Glenn Branca’s “The Light (for David)”

In the program notes for Glenn Branca’s concert last night at Roulette, Branca ¬†talks about Bowie’s death: “I don’t know what else to say. It hurts.” It sets up emotions as a crucial component–capturing and working through a feeling.

Branca has a long and controversial history in his area of music (think John Cage, for example, who was not a fan to put it mildly), but the concert last night, performed by the Glenn Branca Ensemble, felt tame and controlled.

Branca’s Ensemble carries four guitar players, one bass player and drums, with Branca himself at the front conducting in a style that directly mirrors this music, bracing and raising each new wave of sound with his whole body.

It was a program with two works: The Third Ascension (six movements and two tuning changes) and the world premiere of “The Light (for David).” I can’t say exactly what set individual works¬†apart. Branca is more of a total-performance deal than a piece-by-piece experience. He seemed to recognize this himself, muttering that “We were only getting started” and “This one’s a bitch,” connecting the works together in a developing sequence.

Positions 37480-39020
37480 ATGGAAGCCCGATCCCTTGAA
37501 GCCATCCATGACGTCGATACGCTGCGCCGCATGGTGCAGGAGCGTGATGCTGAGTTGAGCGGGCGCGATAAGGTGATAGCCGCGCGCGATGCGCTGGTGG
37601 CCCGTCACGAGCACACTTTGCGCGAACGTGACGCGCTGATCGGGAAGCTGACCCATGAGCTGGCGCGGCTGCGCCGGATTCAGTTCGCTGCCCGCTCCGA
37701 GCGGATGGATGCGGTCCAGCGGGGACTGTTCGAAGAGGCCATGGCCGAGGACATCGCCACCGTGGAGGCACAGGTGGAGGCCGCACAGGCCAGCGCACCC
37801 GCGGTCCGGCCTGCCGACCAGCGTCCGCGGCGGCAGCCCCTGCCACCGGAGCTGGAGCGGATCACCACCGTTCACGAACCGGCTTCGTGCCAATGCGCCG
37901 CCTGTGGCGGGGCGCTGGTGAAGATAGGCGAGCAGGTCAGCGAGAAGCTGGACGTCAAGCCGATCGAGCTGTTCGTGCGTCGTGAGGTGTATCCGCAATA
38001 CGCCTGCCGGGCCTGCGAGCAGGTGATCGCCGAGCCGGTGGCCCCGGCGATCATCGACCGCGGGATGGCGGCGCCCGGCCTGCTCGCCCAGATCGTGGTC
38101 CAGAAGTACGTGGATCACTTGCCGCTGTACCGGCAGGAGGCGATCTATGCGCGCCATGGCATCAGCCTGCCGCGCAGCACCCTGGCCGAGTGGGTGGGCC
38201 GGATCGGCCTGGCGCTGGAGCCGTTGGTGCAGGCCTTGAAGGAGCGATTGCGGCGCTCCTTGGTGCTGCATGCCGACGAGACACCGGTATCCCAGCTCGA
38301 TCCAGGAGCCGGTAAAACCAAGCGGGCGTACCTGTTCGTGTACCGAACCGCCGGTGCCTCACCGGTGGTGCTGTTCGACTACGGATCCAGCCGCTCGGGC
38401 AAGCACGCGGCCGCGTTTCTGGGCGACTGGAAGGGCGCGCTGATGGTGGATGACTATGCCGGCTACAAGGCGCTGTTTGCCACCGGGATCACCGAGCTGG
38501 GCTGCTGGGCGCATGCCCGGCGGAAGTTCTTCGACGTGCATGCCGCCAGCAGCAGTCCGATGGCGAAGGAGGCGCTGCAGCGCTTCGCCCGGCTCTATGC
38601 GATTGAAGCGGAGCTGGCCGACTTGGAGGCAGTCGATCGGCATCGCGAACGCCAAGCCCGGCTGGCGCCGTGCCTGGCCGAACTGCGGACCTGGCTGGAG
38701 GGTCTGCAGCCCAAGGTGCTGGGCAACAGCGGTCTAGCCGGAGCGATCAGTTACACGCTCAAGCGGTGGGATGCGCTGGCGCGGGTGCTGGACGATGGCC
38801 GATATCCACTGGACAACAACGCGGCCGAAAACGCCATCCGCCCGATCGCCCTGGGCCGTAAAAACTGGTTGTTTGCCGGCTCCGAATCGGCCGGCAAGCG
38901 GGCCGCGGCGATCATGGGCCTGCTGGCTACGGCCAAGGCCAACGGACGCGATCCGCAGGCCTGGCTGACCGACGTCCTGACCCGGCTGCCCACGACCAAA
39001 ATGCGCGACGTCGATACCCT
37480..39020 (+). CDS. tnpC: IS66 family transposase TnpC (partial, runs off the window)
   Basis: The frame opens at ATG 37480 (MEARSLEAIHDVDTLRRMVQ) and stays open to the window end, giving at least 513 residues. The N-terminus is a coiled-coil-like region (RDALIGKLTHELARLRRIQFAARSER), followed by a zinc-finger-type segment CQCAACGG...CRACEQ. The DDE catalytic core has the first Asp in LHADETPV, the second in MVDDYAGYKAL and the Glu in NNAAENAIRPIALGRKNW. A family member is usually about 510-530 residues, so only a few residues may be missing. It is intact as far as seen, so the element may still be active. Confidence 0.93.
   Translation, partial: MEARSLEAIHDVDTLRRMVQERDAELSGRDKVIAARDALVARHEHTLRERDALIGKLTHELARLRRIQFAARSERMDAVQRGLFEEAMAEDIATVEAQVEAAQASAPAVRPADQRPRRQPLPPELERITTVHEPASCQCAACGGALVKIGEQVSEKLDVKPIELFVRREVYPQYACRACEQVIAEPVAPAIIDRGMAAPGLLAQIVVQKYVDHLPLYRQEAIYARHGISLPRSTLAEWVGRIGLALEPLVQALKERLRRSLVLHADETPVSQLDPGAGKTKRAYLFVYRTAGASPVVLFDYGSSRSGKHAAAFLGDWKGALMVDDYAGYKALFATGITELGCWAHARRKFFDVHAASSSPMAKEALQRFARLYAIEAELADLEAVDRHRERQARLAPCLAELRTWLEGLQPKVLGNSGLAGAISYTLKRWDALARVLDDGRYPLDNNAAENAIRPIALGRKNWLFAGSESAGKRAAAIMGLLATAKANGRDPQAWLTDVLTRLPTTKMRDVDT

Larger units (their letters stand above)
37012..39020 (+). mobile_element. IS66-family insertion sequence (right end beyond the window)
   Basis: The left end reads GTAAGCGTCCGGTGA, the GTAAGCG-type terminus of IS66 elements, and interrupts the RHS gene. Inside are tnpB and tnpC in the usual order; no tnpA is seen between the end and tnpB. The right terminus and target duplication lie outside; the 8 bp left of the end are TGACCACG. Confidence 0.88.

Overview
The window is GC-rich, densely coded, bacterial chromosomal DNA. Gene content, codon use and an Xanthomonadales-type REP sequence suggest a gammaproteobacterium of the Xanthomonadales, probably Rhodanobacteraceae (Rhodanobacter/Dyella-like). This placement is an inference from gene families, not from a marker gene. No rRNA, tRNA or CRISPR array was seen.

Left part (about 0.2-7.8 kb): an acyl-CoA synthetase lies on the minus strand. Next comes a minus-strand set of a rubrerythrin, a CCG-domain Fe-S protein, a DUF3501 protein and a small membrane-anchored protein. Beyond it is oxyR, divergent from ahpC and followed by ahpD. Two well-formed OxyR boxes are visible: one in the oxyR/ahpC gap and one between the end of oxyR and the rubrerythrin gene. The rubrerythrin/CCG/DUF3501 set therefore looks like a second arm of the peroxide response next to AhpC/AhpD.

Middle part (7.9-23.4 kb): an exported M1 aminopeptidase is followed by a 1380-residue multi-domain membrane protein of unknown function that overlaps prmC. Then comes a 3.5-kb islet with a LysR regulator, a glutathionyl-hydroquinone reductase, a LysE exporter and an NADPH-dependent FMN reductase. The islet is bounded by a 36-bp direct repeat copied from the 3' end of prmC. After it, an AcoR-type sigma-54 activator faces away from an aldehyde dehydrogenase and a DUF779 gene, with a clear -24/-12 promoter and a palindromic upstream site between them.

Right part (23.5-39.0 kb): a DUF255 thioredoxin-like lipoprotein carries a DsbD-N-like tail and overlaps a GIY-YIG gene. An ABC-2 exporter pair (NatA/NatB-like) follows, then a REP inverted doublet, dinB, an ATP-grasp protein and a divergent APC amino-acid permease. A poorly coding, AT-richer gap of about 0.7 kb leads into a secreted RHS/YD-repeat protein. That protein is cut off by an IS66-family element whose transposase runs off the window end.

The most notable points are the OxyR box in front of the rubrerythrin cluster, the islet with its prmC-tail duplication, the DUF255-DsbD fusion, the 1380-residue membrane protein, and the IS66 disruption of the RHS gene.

But a sequence of what? Given the type of big dissonant sound (all audience members were given a set of free ear plugs), the environment was controlled by structure from the half circle of music stands on stage to the resolution that greeted us at each end. It made for an odd combination of chaos and restraint, with emphasis on the latter.

My brother (who had covered my program with the words “HELTER SKELTER” as question about the point of the experience) caught Branca in between pieces and asked him, “What’s more important, structure or emotion?” And Branca answered, “I don’t know, emotion?”

For a world premiere like this, emotion makes sense, but you have to wonder about the potential left behind in the realm that this music comes out of.

Sydney Boyd